Obtain the Best Estimate of a Strongly Scattering Object from Limited Scattered Field Data
Introduction to Imaging from Scattered Fields presents an overview of the challenging problem of determining information about an object from measurements of the field scattered from that object. It covers widely used approaches to recover information about the objects and examines the assumptions made a priori about the object and the consequences of recovering object information from limited numbers of noisy measurements of the scattered fields.
The book explores the strengths and weaknesses of using inverse methods for weak scattering. These methods, including Fourier-based signal and image processing techniques, allow more straightforward inverse algorithms to be exploited based on a simple mapping of scattered field data.
The authors also discuss their recent approach based on a nonlinear filtering step in the inverse algorithm. They illustrate how to use this algorithm through numerous two-dimensional electromagnetic scattering examples. MATLAB® code is provided to help readers quickly apply the approach to a wide variety of inverse scattering problems.
In later chapters of the book, the authors focus on important and often forgotten overarching constraints associated with exploiting inverse scattering algorithms. They explain how the number of degrees of freedom associated with any given scattering experiment can be found and how this allows one to specify a minimum number of data that should be measured. They also describe how the prior discrete Fourier transform (PDFT) algorithm helps in estimating the properties of an object from scattered field measurements. The PDFT restores stability and improves estimates of the object even with severely limited data (provided it is sufficient to meet a criterion based on the number of degrees of freedom).
Table of Contents
INTRODUCTION. THEORETICAL BACKGROUND. SYSTEMATIC METHOD FOR PRODUCING SIMULATED SCATTERED FIELD DATA FROM KNOWN STRUCTURES. WELL-KNOWN INVERSION METHODS. DATA ACQUISITION CONSIDERATIONS. RECENT SIGNAL PROCESSING-BASED APPROACHES. APPLICATION OF SIGNAL PROCESSING-BASED METHODS. EFFECTS OF FILTERING AND SAMPLING. UNIFIED INVERSE IMAGING APPROACH AND CONSTRAINTS. REFERENCES. APPENDICES.
Michael A. Fiddy received his PhD from the University of London in 1977, and was a research fellow in the Department of Electronic and Electrical Engineering at University College London before becoming a faculty member at London University (Kings College) in 1979. He moved to the University of Massachusetts Lowell in 1987 where he was ECE Department Head from 1994 until 2001. In January 2002 he was appointed the founding director of the newly created Center for Optoelectronics and Optical Communications at UNC Charlotte. He has been a visiting professor at the Institute of Optics Rochester NY, Mathematics Department Catholic University, Washington DC, Nanophotonics Laboratory Nanyang Technical University Singapore and ECE Department University of Christchurch NZ. He has also been the editor-in-chief of the journal Waves in Random and Complex Media since 1996, and holds editorial positions with several other academic journals. He was the topical editor for signal and image processing for the journal of the Optical Society of America from 1994 until 2001. He has chaired 20 conferences in his field, and is a fellow of the OSA, IOP and SPIE. His current research interests are inverse problems related to super resolution and metamaterial design.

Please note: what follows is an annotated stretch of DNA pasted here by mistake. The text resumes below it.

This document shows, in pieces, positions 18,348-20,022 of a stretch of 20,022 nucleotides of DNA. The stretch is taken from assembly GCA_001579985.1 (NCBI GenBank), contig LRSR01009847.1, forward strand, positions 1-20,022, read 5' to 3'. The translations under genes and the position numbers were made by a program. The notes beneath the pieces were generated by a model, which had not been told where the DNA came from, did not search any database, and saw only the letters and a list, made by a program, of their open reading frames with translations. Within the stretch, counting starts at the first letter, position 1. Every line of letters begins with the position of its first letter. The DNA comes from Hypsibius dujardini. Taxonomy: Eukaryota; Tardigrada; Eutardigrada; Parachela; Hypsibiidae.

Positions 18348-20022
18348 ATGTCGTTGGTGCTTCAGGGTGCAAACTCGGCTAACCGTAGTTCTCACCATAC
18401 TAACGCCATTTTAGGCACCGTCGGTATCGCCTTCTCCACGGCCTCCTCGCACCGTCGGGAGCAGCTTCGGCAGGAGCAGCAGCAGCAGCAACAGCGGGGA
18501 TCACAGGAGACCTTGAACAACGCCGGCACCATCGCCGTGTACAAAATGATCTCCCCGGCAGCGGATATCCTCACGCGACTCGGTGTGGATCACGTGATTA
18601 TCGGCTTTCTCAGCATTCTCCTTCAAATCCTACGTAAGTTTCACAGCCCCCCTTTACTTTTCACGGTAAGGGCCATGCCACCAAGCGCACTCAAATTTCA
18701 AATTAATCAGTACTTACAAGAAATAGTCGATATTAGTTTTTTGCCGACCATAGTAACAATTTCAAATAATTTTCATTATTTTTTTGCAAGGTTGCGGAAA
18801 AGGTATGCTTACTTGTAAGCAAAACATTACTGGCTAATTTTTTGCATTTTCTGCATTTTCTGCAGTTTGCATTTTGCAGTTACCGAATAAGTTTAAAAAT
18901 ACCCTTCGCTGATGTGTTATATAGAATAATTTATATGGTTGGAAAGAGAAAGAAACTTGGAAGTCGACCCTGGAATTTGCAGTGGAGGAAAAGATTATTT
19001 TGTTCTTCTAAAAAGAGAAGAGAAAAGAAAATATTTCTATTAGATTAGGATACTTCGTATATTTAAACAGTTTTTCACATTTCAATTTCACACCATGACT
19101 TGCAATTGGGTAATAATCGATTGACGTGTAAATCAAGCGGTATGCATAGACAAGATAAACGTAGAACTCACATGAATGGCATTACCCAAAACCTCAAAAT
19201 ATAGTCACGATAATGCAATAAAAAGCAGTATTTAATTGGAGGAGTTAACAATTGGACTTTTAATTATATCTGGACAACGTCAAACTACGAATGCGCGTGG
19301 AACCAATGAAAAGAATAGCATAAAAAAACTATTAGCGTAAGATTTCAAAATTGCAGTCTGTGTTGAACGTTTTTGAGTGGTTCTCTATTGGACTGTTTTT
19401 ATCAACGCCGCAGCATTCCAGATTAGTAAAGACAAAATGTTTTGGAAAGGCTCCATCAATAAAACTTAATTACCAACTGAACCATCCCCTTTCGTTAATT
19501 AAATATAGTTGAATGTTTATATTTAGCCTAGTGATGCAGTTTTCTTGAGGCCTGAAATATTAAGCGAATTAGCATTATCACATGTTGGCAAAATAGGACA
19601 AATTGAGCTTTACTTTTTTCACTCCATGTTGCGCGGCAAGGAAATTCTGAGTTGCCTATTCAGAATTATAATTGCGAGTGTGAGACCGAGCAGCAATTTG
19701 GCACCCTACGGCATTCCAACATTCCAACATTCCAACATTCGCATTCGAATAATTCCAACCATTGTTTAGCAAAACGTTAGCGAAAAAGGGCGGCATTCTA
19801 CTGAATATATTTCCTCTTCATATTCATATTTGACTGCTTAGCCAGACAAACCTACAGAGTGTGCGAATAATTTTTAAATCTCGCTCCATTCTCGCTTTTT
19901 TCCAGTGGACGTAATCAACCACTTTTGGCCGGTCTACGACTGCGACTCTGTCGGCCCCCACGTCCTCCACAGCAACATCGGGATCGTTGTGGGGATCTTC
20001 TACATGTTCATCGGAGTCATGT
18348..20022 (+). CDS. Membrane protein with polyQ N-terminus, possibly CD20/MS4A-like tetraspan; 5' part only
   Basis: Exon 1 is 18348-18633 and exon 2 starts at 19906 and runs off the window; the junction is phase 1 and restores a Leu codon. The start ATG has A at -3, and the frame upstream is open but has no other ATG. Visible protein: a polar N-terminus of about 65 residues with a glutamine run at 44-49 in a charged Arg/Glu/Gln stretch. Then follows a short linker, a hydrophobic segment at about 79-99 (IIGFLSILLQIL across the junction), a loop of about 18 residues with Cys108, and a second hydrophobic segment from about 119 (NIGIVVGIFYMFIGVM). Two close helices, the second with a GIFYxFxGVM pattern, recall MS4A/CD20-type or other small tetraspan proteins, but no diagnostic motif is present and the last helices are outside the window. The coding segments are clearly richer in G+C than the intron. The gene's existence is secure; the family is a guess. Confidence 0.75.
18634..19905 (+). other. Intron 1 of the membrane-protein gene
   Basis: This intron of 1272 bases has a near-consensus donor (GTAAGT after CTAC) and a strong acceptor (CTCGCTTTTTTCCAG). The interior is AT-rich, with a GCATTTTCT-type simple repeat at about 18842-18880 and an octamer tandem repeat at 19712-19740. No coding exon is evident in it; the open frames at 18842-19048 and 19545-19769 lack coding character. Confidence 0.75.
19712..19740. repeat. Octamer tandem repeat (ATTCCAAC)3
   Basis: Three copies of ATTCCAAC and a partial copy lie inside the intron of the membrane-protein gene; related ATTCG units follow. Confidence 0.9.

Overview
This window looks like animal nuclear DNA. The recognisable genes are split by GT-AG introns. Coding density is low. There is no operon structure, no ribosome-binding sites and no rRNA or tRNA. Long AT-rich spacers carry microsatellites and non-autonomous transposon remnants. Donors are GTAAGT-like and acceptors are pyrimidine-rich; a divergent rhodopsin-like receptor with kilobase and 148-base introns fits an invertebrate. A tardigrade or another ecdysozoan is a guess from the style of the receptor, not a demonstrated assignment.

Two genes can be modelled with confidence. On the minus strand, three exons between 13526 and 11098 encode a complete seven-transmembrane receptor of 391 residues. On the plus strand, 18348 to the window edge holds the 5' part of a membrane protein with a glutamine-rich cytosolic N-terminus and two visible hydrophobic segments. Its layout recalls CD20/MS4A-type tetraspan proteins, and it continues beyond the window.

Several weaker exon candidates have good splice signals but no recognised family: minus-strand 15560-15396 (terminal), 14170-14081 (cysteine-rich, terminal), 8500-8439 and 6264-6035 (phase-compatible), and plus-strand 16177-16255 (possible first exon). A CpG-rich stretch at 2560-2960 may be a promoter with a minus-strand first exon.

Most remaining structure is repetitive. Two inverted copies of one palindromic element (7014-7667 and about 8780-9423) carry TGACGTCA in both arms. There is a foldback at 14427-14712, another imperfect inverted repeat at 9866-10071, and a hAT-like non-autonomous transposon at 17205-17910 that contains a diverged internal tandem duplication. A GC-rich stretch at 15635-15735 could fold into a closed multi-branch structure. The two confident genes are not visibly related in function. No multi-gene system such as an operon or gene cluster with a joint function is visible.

R. Shane Ritter is currently the Chair of the Engineering Department in the School of Professional Studies at Olivet Nazarene University in Bourbonnais, IL where he also serves as a Professor of Electrical and Computer Engineering. He has also served as the Director of Electrical Engineering for a number of engineering firms as well as an independent consulting electrical engineer in many different aspect of electrical engineering. He is currently licensed as a professional engineering in over 35 states, and he is also Registered Communication Distribution Designer (RCDD). Shane served as an adjunct faculty member in mathematics, statistics, and research for the University of Phoenix